3 questions to smart minds

Banks and debt funds fight for SMEs

For this 3 questions to Lars Mehrlich

IKB Deut­sche Indus­trie­bank AG
Photo: Lars Mehrlich
14. Septem­ber 2016

Trends in SME finan­cing: Last year, debt funds succee­ded in main­tai­ning their market share of around 26 percent in the German lever­a­ged finance market, which they had captu­red in 2014. Obviously, the banks can no longer stop the emer­gence of debt funds for SME finan­cing in Germany. They also compete with mezza­nine capi­tal as a finan­cing option. This is of parti­cu­lar inte­rest to compa­nies that are pursuing high growth targets and require a lot of capi­tal for this purpose. 

For this 3 ques­ti­ons to Director/Senior Invest­ment Mana­ger, IKB Deut­sche Indus­trie­bank AG, Düsseldorf

1. Can you please explain the diffe­rence between mezza­nine funds and private debt funds?

Private debt stands for the provi­sion of debt capi­tal by insti­tu­tio­nal inves­tors outside the capi­tal market and is incre­asingly seen as a substi­tute for tradi­tio­nal bank finan­cing. Private debt funds focus on products and situa­tions that have become unat­trac­tive to banks due to regu­la­tion. Finan­cing instru­ments that typi­cally fall under private debt are long-term senior loans, unitran­che, i.e. finan­cing with both senior and subor­di­na­ted compon­ents, mezza­nine & near-equity instru­ments, receiv­a­bles secu­red by real estate or special corpo­rate situations.

In the recent past, it has been obser­ved that private debt funds incre­asingly offer as wide a range as possi­ble of the finan­cing spec­trum outlined above. The advan­tage of these specia­li­zed funds is usually the grea­ter flexi­bi­lity of the finan­cing instru­ments and the asso­cia­ted ability to respond to a company’s indi­vi­dual finan­cing situation.

2. IKB Deut­sche Indus­trie­bank AG laun­ched a private debt fund plat­form about 3 years ago. How many invest­ments have you made so far and what situa­tions do the funds focus on?

The VALINFUNDS fund plat­form initia­ted and mana­ged by IKB acts as a link between insti­tu­tio­nal inves­tors such as insu­rance compa­nies and pension funds and German SMEs. With a total commit­ted capi­tal of appro­xi­m­ately EUR 600 million, VALINFUNDS offers attrac­tive private debt finan­cing solu­ti­ons. The platform’s funds each focus on one finan­cing instru­ment and curr­ently offer senior loans with terms of up to 10 years, for which block matu­rity is possi­ble, as well as mezza­nine capi­tal with terms of up to 7 years. The two funds have so far successfully imple­men­ted 13 finan­cings and inves­ted over 200 million euros.

The mezza­nine fund focu­ses on estab­lished German SMEs with sales of around EUR 40 million or more. The indi­vi­dual invest­ment per company is usually between EUR 3 and 10 million. The finan­cing occa­si­ons are multi-laye­red and cover, for exam­ple, clas­sic growth finan­cing, liabi­lity restruc­tu­ring and acqui­si­tion finan­cing, as well as share­hol­der chan­ges and the streng­thening of the capi­tal structure.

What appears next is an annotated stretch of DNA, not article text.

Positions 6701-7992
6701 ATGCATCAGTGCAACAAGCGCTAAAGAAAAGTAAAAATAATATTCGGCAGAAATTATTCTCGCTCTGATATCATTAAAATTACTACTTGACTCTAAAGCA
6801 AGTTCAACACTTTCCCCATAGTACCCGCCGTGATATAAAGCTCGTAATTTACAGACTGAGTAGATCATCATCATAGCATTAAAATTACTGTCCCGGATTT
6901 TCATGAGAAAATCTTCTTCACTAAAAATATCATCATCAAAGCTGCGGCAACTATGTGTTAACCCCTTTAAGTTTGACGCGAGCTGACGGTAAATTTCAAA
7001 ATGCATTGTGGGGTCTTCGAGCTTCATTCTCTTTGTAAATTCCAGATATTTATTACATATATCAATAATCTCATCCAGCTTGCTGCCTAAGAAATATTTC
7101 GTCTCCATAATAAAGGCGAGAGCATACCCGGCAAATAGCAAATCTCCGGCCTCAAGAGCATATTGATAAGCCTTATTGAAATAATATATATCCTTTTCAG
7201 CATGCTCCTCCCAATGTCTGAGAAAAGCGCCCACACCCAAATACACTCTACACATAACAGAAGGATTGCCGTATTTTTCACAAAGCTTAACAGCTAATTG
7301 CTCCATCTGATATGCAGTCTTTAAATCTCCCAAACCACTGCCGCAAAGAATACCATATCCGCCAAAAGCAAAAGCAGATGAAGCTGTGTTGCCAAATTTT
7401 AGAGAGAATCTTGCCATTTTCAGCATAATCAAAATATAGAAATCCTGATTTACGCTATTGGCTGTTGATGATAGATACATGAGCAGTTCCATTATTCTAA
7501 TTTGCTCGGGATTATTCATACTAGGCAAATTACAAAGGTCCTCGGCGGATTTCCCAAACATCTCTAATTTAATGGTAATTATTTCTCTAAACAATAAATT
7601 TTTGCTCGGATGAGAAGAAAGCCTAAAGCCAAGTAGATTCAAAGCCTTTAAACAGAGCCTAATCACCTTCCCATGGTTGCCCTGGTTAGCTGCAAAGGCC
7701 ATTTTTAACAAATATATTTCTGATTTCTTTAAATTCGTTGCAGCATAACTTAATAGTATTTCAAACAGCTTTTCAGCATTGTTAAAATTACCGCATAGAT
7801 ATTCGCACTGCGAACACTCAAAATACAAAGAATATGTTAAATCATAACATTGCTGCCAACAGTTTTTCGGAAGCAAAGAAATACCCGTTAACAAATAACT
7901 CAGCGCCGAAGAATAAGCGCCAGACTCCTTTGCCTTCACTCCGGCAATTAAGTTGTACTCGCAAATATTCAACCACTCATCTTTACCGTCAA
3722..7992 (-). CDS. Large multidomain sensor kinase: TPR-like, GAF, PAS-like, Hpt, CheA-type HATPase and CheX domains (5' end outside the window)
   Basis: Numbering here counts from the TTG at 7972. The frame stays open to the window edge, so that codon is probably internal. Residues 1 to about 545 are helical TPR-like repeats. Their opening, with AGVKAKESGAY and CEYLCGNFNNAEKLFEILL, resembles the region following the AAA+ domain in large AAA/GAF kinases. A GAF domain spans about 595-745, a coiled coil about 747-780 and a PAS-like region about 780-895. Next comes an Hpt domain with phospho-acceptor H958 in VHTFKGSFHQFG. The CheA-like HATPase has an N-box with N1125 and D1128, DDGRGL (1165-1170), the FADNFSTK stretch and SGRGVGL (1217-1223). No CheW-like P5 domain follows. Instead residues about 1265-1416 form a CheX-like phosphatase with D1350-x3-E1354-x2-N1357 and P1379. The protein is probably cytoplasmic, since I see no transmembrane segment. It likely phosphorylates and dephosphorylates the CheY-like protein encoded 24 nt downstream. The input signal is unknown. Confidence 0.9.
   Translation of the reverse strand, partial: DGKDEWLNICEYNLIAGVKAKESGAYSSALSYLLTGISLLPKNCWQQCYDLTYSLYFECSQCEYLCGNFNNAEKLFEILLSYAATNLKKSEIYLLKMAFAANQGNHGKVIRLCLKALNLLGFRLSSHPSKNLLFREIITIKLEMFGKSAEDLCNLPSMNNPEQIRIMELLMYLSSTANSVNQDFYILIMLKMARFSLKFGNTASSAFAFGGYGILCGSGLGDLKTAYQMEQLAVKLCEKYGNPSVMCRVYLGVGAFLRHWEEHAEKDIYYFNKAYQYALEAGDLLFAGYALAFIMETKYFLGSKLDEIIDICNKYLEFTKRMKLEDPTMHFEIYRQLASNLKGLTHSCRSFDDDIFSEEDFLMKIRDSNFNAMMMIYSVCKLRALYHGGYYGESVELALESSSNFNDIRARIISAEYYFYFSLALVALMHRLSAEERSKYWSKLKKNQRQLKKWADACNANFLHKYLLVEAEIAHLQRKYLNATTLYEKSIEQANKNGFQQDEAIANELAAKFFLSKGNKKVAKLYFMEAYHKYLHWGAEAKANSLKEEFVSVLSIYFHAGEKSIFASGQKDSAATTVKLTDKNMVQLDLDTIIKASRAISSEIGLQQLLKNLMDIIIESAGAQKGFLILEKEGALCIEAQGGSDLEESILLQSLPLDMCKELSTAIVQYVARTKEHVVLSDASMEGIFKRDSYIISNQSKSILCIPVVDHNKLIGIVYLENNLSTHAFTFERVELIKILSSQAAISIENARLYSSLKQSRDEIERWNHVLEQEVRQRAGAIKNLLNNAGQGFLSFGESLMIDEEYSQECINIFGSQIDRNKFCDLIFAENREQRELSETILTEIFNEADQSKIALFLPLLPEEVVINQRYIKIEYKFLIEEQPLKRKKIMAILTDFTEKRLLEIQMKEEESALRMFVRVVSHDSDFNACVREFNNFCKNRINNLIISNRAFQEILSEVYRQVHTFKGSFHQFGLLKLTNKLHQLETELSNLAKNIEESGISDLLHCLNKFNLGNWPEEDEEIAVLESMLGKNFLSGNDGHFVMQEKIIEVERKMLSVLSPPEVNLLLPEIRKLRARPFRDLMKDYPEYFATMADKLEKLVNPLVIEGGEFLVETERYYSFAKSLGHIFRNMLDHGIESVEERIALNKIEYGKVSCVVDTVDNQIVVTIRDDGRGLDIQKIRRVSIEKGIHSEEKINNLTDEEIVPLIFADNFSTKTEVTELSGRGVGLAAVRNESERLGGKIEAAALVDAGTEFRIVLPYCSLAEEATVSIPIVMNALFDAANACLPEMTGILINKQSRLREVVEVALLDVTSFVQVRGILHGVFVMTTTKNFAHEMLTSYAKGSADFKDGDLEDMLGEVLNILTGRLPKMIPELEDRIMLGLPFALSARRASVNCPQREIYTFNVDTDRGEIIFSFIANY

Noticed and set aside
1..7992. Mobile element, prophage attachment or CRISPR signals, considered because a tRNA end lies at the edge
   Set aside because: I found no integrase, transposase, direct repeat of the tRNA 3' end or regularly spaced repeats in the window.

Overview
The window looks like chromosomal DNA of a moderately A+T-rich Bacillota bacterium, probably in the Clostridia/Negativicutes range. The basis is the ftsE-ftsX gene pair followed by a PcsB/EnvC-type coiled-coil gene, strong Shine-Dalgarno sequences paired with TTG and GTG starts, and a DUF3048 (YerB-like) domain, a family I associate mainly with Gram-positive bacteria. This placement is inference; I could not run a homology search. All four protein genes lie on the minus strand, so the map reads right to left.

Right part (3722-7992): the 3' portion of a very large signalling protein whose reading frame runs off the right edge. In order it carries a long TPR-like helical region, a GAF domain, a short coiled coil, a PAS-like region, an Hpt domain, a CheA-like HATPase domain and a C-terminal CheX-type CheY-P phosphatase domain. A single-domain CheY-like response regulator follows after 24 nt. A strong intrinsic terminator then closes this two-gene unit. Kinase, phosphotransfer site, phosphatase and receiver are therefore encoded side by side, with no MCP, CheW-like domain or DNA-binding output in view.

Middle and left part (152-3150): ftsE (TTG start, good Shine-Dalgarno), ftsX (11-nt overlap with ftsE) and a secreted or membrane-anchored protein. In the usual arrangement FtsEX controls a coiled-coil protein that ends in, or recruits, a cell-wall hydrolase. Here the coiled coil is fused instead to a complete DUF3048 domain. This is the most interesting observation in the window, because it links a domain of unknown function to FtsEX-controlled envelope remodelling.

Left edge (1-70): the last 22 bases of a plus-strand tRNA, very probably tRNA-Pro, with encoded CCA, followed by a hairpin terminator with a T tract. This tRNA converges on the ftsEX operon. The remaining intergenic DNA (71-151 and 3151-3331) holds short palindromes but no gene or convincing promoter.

The senior debt fund focu­ses on estab­lished German medium-sized compa­nies with sales of appro­xi­m­ately EUR 200 million or more and EBITDA of EUR 15 million or more. The indi­vi­dual invest­ment per company is usually between 5 and 50 million euros. Typi­cal finan­cing occa­si­ons are growth, acqui­si­tion and follow-on finan­cing, and the fund does not require that finan­cing be earmarked for a speci­fic purpose.

3. What situa­tions do mezza­nine funds focus on compared to senior debt funds?

Senior debt funds often provide long-term debt capi­tal. This can be colla­te­ra­li­zed as well as parti­ally unse­cu­red. Because it can be struc­tu­red indi­vi­du­ally, private senior debt can be better tail­o­red to a company’s finan­cing needs than capi­tal market products such as bonds. Very often, senior debt is embedded in over­all finan­cing struc­tures as a long-term, frequently bullet-matu­rity compo­nent. This can signi­fi­cantly reli­eve the repay­ment structure.

Mezza­nine capi­tal often comes into play when clas­sic types of finan­cing reach their limits. Even today, banks find it diffi­cult to finance share­hol­der buyouts, for exam­ple. The most common reason, howe­ver, is proba­bly that the debt capa­city for clas­sic senior capi­tal has been reached and a “gap” in the finan­cing still needs to be closed. Many entre­pre­neurs also see mezza­nine capi­tal as a kind of “war chest” to enable them to react flexi­bly to oppor­tu­ni­ties arising in the market with acqui­si­ti­ons or expansion.

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